Thousands still languish in UK prisons with no release date

Empty prison cells
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In the UK, if you’re found guilty of something that is deemed an imprisonable crime, you’re sentenced to a period of time in prison, right? And when you’ve served your time, you’re released, yes? Well, no. Not if you’re one of thousands of people stuck in prison with no end date.

Imprisonment for Public Protection (IPP) sentences were introduced in 2005. If you were given an IPP sentence, you were sentenced to a minimum time that you would have to spend prison, but not given a date when you would be released. It was up to a parole board to decide on your release date. It has been called “one of the most controversial sentences in the history of British sentencing”.

IPP was abolished in 2012, but not retrospectively. So for those already imprisoned under IPP, nothing changed. Today, there are still 1,849 people in prison, cruelly locked up for an indeterminate period of time.

When it decided to abolish IPP, the Ministry of Justice admitted that the sentences had been:

issued to offenders who have committed low level crimes with tariffs [minimum terms in prison] as short as two years. They have been handed down at a rate of more than 800 a year…

Fifteen years and no end date in sight

One prisoner, whom we’ll call Sam (not their real name), has recently spoken out about life living under IPP:

The news that I have served 15 years despite having been given a minimum recommended term of seven months is usually met with either amusement or disbelief, depending on whether the interested individual is familiar with the IPP sentence.

Read on...

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You might think that Sam’s case – being stuck in prison for 15 years when the minimum prison term was seven months – is unusual. It isn’t. There are lots of people like Sam, languishing in jail years after they would have been released, had they been given a fixed sentence.

Sam has recently had the news that they are to be moved to another prison. They argue:

A disclosure that I am being transferred to yet another establishment is accompanied by an overwhelming dread at the prospect of having to explain my strange predicament to a new audience. I am never under a greater strain then when I am negotiating new surroundings and I have developed an almost pathological wariness of the new environment. The probation service and the parole board call this an inability to cope with change and use it to justify further imprisonment…

IPP is a “war on the working class”

The UK criminal justice system is not just inherently racist, but is also classist, with most prisoners coming from vulnerable working class backgrounds. It is a system that punishes people who have already been discriminated against, reinforcing a class divide. According to campaign group Smash IPP, “IPP is part of the war on the working class”.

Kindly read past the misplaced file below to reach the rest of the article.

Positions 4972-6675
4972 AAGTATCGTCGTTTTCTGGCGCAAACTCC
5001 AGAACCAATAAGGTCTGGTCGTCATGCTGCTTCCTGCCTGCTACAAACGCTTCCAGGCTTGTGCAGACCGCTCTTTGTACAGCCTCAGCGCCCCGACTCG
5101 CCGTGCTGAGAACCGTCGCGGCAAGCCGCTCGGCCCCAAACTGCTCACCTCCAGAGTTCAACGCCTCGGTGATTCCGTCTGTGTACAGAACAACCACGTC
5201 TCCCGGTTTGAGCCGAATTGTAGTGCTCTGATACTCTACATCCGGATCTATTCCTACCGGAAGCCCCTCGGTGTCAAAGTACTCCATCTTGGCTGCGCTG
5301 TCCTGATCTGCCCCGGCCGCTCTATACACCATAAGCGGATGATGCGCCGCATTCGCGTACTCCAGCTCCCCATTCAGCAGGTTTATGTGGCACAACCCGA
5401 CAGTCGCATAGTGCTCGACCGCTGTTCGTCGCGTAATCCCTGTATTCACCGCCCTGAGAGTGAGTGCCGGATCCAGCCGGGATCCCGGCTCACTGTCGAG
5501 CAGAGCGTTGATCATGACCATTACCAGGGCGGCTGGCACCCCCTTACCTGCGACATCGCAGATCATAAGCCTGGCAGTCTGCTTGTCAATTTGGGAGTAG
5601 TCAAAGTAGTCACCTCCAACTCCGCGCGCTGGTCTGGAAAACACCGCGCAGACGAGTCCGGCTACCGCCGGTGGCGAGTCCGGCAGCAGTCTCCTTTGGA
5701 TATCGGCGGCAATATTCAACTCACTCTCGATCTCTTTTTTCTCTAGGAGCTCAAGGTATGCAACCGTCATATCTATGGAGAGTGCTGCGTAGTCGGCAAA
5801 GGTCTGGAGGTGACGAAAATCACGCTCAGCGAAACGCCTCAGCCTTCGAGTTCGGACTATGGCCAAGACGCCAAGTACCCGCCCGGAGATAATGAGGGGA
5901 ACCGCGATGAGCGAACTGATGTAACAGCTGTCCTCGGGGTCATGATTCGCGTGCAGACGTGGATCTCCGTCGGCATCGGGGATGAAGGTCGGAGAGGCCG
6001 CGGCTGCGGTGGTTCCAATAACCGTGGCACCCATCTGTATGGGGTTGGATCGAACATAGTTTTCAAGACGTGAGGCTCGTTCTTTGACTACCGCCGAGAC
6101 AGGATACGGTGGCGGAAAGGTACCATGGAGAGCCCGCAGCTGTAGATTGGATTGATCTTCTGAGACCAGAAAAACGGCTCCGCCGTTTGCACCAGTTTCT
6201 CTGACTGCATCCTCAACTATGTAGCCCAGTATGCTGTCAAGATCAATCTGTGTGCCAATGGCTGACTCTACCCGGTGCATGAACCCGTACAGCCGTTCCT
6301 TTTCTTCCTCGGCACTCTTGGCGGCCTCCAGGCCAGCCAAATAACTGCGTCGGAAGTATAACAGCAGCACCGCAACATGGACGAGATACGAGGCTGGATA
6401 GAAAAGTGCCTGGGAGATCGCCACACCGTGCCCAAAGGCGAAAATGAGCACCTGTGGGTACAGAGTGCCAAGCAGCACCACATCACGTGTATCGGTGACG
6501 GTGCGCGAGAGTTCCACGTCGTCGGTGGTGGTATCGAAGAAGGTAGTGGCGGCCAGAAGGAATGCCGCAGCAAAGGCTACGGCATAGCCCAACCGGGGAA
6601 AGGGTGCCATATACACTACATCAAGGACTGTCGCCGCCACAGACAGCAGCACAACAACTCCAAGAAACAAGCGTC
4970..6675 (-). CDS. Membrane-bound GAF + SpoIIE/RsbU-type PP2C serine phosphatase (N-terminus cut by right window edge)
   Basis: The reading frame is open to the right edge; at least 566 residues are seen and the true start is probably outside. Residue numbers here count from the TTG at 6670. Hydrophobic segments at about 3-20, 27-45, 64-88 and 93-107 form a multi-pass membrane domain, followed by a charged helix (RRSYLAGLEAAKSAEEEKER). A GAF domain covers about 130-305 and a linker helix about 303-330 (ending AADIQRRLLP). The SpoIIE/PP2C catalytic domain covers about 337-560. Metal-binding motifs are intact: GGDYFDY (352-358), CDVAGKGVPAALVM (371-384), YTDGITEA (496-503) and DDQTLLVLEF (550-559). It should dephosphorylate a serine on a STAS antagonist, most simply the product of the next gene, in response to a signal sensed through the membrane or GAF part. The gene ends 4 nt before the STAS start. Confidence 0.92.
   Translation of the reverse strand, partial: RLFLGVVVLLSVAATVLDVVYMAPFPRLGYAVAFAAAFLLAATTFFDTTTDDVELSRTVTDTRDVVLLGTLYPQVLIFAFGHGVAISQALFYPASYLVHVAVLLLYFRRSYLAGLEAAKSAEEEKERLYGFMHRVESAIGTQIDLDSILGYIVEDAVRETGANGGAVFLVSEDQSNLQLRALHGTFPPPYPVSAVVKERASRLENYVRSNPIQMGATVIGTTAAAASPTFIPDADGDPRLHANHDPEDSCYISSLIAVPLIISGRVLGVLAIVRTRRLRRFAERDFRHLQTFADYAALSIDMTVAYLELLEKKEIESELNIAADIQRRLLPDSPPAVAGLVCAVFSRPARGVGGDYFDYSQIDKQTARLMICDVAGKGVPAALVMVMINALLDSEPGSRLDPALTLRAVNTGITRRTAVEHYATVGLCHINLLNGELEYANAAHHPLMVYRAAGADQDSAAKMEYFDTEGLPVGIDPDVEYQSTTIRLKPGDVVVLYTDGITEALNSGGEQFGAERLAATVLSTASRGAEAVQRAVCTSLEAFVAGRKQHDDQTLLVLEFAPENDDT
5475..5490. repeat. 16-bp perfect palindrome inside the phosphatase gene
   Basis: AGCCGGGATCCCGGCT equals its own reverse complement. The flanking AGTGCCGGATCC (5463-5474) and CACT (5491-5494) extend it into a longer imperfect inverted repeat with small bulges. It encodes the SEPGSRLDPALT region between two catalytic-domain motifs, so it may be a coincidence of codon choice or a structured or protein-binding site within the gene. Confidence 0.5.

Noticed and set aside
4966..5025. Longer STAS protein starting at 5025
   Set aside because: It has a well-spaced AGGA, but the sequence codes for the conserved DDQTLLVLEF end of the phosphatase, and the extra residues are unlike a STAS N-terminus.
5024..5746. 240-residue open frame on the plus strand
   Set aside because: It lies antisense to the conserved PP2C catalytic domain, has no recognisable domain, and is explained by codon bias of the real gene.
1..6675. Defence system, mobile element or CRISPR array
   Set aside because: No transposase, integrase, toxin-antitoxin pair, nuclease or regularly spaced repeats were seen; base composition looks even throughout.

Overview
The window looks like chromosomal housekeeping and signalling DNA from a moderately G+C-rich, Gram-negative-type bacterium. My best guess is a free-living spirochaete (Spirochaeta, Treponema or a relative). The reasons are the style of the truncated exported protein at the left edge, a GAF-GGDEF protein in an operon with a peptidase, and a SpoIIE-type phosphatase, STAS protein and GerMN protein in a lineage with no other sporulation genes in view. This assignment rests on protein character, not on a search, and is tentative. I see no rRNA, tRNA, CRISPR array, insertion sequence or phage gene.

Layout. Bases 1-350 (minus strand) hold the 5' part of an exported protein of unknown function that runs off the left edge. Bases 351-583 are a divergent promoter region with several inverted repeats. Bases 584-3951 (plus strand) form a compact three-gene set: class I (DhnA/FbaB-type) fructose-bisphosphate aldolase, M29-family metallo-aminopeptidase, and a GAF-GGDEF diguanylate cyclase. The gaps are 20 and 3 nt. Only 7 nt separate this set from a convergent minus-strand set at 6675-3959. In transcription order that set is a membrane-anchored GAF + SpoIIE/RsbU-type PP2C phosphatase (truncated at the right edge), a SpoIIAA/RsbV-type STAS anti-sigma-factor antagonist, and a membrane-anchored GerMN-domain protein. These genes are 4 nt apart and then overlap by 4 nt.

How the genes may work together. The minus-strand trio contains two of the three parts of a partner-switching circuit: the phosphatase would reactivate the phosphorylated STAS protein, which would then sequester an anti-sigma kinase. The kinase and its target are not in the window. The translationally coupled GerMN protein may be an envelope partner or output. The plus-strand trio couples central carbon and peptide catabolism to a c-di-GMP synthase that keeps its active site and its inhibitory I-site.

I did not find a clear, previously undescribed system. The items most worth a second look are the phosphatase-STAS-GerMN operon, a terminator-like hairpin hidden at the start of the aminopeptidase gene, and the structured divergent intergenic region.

90% of IPP prisoners have served their original sentence and are still waiting to be released, due to constant parole board deferrals, having to complete useless courses with years-long waiting times, and the general attitude of the state of not caring the least about those it considers to be the “underclass”.

High rates of self-harm and suicide

Rates of self-harm among prisoners serving IPP sentences are a massive 70% higher than the general prison population. On top of this, rates of suicide are also higher. A number of IPP prisoners have taken their own lives. A report published by The Griffins Society interviewed nine women serving IPP sentences. Of the nine, six had tried to commit suicide “multiple times”. With no end date for when they will be released, prisoners are left without any hope.

In 2015, prisoner Tommy Nicol took his own life after six years in prison. He had already served his minimum term of four years, but his indeterminate IPP sentence meant he was incarcerated without any indication of when he would be released. According to a forensic psychiatrist, IPP had contributed to Nicol’s death “more than anything else”. Nicol’s family began a landmark claim in the High Court, stating that IPP “constituted a breach of Nicol’s right to life under the Human Rights Act 1998, and led to his death”. In late 2020, the Ministry of Justice settled the claim out of court.

Free them all

Campaign groups such as Smash IPP have worked tirelessly over the years to fight for the release of prisoners trapped under this hellish system, and to try to get IPP abolished for everyone. At the very least, we should all join them in fighting hard for the immediate release of all those who are suffering in prison, years after they should have been released.

Longer term, we need to fight for a complete system overhaul. Prisoner Solidarity Network argues:

While people from a range of backgrounds can find themselves imprisoned, the criminal justice system locks up a bigger proportion of people from working class backgrounds and from other groups that are discriminated against in wider society. In this way, the system contributes to inequalities in wider society, and must be dismantled to achieve freedom for all.

The government wants to create more prison places and lock more people up for longer. But prison abolitionist group Empty Cages Collective argues:

We do not believe, nor is there evidence, that policing and imprisonment reduces harm. Caging people does not solve the social spirals of erosion in our societies that lead to harm such as drug abuse, poverty, violence, psycho-emotional health, or other aspects of oppression in our cultures which perpetuate harm.

Therefore as abolitionists we commit to designing and working for safe communities that genuinely reduce harm.

The prison system is broken. Nowhere is this more evident than in the victims of IPP.

Featured image via Marine Perez/Flickr

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